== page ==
In the first post, Evi shared how she got started and how you can start in food photography. In second post, we learned about food photography portfolio event. Third post was about first photography shoot for restaurant. In her fourth post, Evi showed us her food photography studio and in the fifth post, she shared her first food video.
In this post, Evi shares experience from her first photo shoot with food stylist Laurie Knoop.
Food Photo Shoot with a Food Stylist
A couple of weeks ago I discovered that established food stylist Laura Knoop lives in my neighborhood. I contacted her, we met for coffee, she liked my work and we decided to do a test shoot in her great Harlem studio. So far I have styled all photos myself, or with the help of a chef or assistant but I have reached my limits and was looking forward to work with a pro! We decided to shoot a summer salad scene with a light salad, baguette, a plate of prosciutto, cheese, and water.
We went to a local supermarket and picked the best looking greens, prosciutto and a baguette. It is funny to evaluate a baguette for good looks! We also came across some handsome looking fern tips, mushrooms and radishes that we picked for still-lifes. Back in the studio we selected plates, silver wear and napkins. We set up a rustic looking table top next to the window. While Laurie prepared the ingredients for the salad I set-up my gear: tripod, camera, laptop, reflectors and tried to warm up with a few still-lifes:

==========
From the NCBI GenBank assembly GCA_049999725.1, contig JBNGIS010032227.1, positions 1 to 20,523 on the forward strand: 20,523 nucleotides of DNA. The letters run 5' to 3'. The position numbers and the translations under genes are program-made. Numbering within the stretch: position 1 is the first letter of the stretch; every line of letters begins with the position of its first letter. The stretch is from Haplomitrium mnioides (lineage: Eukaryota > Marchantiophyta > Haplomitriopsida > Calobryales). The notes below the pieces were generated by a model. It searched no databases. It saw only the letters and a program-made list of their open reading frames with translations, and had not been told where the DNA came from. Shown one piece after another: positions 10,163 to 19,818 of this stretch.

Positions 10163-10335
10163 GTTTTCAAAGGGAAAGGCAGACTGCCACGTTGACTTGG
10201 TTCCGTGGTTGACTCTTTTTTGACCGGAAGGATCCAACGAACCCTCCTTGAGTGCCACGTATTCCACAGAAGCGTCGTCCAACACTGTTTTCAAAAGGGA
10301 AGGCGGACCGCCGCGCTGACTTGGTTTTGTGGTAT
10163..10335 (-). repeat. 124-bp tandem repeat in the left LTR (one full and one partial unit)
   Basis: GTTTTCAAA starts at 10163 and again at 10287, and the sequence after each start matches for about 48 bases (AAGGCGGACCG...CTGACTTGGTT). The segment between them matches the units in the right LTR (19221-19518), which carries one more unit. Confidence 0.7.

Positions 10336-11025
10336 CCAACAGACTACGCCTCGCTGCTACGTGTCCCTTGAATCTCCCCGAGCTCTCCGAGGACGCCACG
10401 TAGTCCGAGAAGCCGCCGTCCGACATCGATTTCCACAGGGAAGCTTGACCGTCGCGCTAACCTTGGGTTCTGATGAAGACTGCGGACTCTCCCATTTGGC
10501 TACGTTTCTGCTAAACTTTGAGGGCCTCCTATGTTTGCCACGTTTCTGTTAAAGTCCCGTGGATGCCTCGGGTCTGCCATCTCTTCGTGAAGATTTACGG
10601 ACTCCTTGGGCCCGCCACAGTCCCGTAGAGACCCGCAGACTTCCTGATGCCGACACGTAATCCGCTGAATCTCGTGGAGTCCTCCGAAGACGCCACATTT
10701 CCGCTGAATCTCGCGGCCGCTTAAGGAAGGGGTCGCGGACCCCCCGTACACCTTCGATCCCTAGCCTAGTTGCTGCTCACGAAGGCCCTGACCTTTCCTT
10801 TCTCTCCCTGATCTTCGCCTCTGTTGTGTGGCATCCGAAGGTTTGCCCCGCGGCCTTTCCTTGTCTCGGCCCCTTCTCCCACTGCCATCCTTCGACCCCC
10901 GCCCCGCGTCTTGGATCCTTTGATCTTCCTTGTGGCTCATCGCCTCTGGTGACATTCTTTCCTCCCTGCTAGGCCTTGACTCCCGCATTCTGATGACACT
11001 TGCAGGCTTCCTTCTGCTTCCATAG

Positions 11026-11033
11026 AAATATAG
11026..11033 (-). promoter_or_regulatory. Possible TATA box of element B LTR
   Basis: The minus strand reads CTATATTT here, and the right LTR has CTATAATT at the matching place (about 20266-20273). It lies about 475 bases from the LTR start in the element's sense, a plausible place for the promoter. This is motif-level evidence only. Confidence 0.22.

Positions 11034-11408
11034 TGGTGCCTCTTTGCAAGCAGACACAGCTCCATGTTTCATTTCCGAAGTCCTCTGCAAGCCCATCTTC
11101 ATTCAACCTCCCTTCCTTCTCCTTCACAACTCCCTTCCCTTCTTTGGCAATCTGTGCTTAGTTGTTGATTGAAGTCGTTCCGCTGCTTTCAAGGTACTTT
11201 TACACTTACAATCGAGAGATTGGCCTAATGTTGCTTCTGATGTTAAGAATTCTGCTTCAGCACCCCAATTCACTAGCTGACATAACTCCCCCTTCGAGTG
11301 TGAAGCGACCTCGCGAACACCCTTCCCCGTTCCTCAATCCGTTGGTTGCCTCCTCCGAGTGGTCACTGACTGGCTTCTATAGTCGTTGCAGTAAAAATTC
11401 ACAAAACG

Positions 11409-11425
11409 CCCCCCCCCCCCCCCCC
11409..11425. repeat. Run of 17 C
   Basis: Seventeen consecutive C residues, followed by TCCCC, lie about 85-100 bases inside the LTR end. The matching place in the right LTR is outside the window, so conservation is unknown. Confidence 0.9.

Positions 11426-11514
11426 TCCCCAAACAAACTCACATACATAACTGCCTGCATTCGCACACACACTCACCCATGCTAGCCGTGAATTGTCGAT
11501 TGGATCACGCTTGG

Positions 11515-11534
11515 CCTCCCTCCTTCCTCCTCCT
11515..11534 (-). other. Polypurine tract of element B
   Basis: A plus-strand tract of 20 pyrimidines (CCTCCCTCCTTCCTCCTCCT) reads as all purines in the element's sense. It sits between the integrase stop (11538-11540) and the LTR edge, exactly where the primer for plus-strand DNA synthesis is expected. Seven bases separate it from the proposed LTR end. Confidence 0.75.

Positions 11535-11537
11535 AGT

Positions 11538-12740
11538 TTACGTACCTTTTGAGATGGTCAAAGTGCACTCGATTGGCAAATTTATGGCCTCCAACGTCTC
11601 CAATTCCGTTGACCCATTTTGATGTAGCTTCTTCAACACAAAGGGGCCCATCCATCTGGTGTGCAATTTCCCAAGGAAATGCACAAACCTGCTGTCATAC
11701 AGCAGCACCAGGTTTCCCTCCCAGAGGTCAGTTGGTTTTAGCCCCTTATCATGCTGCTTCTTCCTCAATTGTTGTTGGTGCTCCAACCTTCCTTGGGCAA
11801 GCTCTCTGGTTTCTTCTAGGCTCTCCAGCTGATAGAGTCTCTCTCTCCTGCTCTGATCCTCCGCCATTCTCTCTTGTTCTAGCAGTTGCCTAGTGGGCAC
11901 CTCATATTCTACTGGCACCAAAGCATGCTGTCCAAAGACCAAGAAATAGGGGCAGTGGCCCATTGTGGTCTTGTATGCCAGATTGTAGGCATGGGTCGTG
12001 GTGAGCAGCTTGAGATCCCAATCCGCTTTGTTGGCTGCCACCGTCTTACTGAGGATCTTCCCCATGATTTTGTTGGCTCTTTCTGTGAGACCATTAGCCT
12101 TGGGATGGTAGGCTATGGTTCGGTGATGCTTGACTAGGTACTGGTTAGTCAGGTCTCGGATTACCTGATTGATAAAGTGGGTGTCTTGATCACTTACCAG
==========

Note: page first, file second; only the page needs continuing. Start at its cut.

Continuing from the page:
I tried to find a good angle for the salad dish with empty props. After the setting and the light looked right Laurie brought the salad and refreshed it with water.
Then we fiddled around with the salad, mushrooms on/off, different items in the background:
Once we were satisfied we moved on to the bigger scene:
….and the final adjusted and cropped photo:
…and wuuush, the day was over!
It makes a big difference to work with a stylist. Everything looks so much better, it saves time and I was able to focus on the light, composition, angel etc, without needing to worry about preparing the food too. I can really see now why a professional shoot needs a food stylist, a prop stylist and an assistant! It was a great experience to work with Laurie. She made lots of suggestions, shared stories and advice form her experience, we laughed and ate fern tips!!
I had a great day, and am even more sure that I want to be a food photographer!
PS: and Laurie’s inventory of props is gorgeous. She even has a shelf with cakes:
Over to You…
How was your experience with a food stylist? IF you are a food photographer, how was your experience with a food photographer? Share with us.
All photographs are copyright property of Evi Abeler and should not be used without her permission.
FREE 30 Day Food Photography Course
We are reopening 30 Days to Better Food Photos Course soon. Enter your email and enroll now. Ohh! and this 30 Day course is FREE. Get on the Waiting List Now!!